Photo of Jon Roeschlein

CROOKSTON, Minn. - While working in an industry with an ever changing environment and constant technological developments, University of Minnesota Crookston alumni, Jon Roeschlein 1985, resorts back to the “core values”  he learned as a student. Roeschlein was recently hired as district administrator for the Sauk River Watershed District and has been in the watershed industry for over thirty years as well as the Bois de Sioux district. In the beginning of his career in Sauk River, he was also the ditch and permit manager. For a better understanding, Roeschlein had a detailed description of his role. “I was the staff person in charge of conducting inspections and supervising the repair processes along with many other aspects of the statutory requirements.  I also worked with the drainage authority for the decisions they needed to make. The SRWD also has a permitting program to further their goals of protecting and/or improving water quality within our jurisdiction. I was in charge of processing those permits, conducting inspections, enforcement, and database management,” says Roeschlein.

Jobs like that have a lot of moving parts and require attention to detail when it comes to decision making. As a natural resources conservation student, Roeschlein credits the ecology and natural resource management courses that were offered at UMN Crookston, “It helped me understand the goals and purpose of wetland management,” says Roeschlein, “My training at UMC has established those core values in my mind.”       

With a good head on his shoulders and a respectable resume in his field, one would look in Roeschlein’s direction for advice. When we asked what Roeschlein had to offer for future UMC students, his response emanated with ambition. “Be sure to apply yourself in learning the information UMC is teaching you because, when you move into a career, that information will be invaluable.  Even the psychology courses are helpful.  You will never be alone in your career so knowing a little about how people tick is very important,” he said.  Roeschlein went on to say careers are built on relationships and knowledge.  “Be prepared to continue learning, even after college.  I have been working in this field for over 35 years and there isn’t a day that goes by that I don’t learn something new.”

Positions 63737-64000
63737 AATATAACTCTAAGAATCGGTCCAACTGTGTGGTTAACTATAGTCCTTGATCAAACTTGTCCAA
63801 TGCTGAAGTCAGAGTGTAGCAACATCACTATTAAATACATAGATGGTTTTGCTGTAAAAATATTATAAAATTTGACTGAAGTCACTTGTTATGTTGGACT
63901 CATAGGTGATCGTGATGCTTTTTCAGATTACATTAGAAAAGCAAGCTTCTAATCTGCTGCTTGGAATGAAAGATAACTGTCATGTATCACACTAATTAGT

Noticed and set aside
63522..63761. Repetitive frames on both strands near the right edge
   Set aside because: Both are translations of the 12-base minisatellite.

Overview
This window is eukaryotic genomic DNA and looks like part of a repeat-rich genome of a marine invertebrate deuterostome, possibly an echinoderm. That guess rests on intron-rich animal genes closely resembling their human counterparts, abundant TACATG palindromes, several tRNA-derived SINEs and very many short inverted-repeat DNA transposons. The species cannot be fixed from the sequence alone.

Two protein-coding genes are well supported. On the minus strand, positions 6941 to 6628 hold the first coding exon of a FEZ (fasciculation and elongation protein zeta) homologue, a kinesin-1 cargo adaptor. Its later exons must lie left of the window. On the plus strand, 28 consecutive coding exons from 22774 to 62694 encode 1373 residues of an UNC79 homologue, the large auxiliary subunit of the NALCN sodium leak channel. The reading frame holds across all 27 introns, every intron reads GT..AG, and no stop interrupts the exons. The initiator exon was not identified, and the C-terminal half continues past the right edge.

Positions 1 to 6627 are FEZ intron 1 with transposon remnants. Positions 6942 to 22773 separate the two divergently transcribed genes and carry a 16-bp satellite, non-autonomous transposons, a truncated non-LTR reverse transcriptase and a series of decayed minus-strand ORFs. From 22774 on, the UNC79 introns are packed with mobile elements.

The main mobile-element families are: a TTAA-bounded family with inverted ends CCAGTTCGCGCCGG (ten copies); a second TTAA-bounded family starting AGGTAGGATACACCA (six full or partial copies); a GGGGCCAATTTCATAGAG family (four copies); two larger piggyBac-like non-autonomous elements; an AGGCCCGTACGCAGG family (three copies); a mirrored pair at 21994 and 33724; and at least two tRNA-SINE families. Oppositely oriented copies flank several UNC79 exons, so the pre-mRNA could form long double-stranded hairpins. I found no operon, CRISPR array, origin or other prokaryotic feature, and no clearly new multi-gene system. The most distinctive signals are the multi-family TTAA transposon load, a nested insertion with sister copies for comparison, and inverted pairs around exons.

A big part in Roeschlein’s success is the people he surrounded himself with. A common thread shared throughout the business community and the job force is how a resourceful mentor can help one achieve their goals. Early on in his career, he learned the most by picking the right people to follow. Not to mention his father, whom he describes as his most important mentor. “Throughout my career, I have experienced good days and bad days.  My father taught me to look for the “bright spot”, no matter how challenging or tough things get. There is always a bright spot. This helps maintain a positive attitude. I have found that doing so, one can overcome those challenges that appear daunting and, done with a positive attitude, actually be used to your advantage and show progress,” he said. As his career progressed, he grew into that very role, guiding those that are in need of direction.          

In the final thoughts of our interview, there was one piece of advice that stood out to me that expressed Roeschlein’s insightfulness of himself and his surroundings in the workplace. “Listening to understand rather than to respond is another characteristic that has served me well as I have progressed in my career. Many people tend to argue because they are not listening to understand what is being said.  I have noticed this happening more in the younger generations,” Roeschlein states. “But, I have found, if I listen to understand what someone is telling me, that is when I learn something new.”

Photo: Jon and his late father, who to this day is his most powerful influence.


Story Contact: Shawn Smith